Aims and Fit of Module
This course approaches contemporary English literature in a global context, studying texts (mostly written in English) from across the globe since 1950. Drawing on postcolonial literary theory, the course encourages the development of critical perspectives on English as a world-literary language. Through close readings of authors from diverse ‘postcolonial’ situations – from Ireland to Nigeria, from the Indian subcontinent to the Caribbean and Hong Kong – the course will explore themes including globalization, linguistic nationalism, translation and code switching, cultural and linguistic hybridity, postcoloniality, and feminism. Texts will cover a diverse range of genres, and will include poems, plays, short stories, novels, and non-fiction and mixed-genre writings. There may also be scope for consideration of postcolonial adaptations or re-readings of ‘canonical’ works studied on earlier modules.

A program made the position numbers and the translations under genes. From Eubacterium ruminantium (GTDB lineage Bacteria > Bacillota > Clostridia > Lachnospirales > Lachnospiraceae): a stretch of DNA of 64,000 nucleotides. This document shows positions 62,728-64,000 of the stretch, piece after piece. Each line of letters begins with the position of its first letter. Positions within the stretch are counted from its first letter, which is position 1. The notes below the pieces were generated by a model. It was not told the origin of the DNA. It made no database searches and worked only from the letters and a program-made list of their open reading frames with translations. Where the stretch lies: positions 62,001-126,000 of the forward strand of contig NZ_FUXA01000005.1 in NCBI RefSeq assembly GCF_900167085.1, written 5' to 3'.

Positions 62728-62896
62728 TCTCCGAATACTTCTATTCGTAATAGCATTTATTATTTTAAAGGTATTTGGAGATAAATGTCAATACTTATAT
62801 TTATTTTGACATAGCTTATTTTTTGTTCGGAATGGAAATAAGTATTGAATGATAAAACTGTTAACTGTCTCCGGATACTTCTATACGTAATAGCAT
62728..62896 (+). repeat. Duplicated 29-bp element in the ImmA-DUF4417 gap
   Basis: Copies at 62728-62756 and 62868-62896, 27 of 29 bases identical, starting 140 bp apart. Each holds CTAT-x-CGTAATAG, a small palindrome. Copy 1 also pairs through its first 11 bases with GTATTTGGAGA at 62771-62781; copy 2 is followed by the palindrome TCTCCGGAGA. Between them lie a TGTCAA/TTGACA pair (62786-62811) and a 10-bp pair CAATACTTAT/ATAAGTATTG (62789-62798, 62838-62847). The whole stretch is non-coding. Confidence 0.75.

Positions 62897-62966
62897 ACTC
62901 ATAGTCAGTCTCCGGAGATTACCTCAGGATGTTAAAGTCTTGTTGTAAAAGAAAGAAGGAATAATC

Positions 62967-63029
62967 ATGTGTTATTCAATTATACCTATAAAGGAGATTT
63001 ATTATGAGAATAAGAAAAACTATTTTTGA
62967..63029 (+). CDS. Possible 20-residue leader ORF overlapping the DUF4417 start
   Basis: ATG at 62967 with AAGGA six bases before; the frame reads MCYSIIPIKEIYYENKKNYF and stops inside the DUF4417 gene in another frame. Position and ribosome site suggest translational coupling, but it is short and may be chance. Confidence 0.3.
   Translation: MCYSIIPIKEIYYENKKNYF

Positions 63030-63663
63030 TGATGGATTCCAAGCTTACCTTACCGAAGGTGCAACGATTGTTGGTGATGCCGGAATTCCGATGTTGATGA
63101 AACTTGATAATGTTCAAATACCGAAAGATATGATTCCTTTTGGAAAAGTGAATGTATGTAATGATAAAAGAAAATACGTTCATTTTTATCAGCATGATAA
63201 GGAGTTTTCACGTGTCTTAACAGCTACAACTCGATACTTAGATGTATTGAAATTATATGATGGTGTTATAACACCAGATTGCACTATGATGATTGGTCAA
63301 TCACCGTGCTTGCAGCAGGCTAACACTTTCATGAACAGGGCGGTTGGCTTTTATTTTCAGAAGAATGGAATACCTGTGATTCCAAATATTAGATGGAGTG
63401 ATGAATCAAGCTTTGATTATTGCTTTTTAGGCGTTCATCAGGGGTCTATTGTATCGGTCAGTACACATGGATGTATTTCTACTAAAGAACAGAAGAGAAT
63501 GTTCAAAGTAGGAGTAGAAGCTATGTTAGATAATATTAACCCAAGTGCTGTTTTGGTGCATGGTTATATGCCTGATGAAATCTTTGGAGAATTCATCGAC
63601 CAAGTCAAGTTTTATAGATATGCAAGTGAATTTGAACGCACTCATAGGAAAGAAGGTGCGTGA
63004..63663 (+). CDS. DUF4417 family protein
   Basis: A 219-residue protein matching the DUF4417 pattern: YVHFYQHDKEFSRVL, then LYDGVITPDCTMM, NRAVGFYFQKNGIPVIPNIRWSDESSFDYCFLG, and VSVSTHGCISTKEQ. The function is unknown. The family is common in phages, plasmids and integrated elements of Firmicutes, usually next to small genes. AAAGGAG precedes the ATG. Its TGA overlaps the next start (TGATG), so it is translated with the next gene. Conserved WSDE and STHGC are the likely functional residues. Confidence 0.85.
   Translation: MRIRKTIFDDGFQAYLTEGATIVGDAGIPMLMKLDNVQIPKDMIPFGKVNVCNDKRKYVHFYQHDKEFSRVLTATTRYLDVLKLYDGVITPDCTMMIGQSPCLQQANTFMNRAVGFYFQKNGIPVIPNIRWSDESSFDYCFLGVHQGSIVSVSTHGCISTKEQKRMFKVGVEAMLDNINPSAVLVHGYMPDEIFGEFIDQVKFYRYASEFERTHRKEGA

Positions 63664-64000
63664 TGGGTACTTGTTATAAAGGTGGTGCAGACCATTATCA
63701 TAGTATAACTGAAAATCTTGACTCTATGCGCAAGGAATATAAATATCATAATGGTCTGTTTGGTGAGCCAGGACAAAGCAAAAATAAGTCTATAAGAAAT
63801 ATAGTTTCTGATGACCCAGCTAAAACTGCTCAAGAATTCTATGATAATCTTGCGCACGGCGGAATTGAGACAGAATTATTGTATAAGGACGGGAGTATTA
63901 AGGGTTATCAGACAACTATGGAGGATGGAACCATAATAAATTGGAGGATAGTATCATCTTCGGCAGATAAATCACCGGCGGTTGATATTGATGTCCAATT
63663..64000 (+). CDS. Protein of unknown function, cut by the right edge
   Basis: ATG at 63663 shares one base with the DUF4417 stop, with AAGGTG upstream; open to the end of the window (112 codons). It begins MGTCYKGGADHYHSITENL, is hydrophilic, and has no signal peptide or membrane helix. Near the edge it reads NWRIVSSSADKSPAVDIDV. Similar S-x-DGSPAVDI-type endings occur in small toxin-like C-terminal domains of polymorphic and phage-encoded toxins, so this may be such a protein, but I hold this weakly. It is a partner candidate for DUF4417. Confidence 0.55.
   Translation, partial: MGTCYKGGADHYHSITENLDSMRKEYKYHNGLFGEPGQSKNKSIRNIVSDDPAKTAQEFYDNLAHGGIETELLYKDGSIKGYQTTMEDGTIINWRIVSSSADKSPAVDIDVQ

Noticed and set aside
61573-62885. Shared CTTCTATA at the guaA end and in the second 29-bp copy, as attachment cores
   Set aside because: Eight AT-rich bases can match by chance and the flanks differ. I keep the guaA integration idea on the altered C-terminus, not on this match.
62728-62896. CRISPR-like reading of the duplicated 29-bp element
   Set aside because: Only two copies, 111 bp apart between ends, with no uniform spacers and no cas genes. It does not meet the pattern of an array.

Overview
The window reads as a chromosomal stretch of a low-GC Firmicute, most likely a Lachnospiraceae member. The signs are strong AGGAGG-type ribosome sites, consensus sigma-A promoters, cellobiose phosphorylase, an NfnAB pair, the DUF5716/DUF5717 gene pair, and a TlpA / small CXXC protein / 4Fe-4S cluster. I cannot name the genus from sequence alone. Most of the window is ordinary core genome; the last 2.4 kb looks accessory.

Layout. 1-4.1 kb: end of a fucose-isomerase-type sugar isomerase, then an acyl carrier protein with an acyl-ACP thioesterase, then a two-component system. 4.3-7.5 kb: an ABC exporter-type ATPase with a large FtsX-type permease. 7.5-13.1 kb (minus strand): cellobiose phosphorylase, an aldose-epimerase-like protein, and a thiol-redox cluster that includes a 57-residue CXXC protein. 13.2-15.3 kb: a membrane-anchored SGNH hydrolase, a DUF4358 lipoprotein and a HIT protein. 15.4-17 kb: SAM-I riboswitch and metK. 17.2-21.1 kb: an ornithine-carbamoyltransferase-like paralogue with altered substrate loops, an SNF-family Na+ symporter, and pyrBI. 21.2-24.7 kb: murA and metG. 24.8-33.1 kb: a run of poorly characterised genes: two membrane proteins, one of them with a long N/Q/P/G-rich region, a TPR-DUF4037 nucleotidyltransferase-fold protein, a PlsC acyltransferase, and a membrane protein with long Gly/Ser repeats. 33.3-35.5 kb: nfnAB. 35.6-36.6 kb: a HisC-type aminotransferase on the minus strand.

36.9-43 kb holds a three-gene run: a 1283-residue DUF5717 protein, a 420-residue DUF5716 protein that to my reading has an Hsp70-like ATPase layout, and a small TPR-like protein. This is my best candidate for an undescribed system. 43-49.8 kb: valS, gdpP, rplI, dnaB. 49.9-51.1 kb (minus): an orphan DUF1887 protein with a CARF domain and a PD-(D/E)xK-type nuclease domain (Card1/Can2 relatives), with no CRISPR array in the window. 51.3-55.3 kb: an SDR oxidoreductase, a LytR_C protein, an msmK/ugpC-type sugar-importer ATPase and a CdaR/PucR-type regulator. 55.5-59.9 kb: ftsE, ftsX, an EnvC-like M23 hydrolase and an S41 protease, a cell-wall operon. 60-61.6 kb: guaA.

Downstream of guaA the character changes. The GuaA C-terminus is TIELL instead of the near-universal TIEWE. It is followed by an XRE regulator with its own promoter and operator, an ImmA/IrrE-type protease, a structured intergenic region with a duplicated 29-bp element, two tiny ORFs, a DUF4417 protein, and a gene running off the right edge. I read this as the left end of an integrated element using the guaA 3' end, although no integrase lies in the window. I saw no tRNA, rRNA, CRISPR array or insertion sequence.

By the end of this module students will have :
A. the ability to read and to work critically with literary texts in English and in translation, reflecting the diversity of ‘postcolonial’ literature since 1950
B. the ability to relate the effects of the texts on the reader to the techniques used by the author, and in reference to the context of postcolonial and other ‘globalized’ cultural conditions;
C. an informed awareness of the various ways in which one might make critical appraisals of texts, using appropriate methodologies, vocabulary, and secondary sources, particularly with respect to postcolonial and feminist theory;
D. the capacity to structure a coherent, critically informed, and theoretically reflective analysis of selected texts and specific passages;
E. awareness of issue of genre and of how these may reflect issues of contemporary interest in trans- and multi-cultural contexts
Method of teaching and learning
The teaching sessions divide into Lectures and Seminars. Lectures offer content on texts and contexts, and provide examples of how texts can be read and understood in globalized and postcolonial contexts. Seminars require students to present and interrogate ideas, to develop critical positions in detail, and to explore literary, contextual, and secondary/critical reading materials in depth.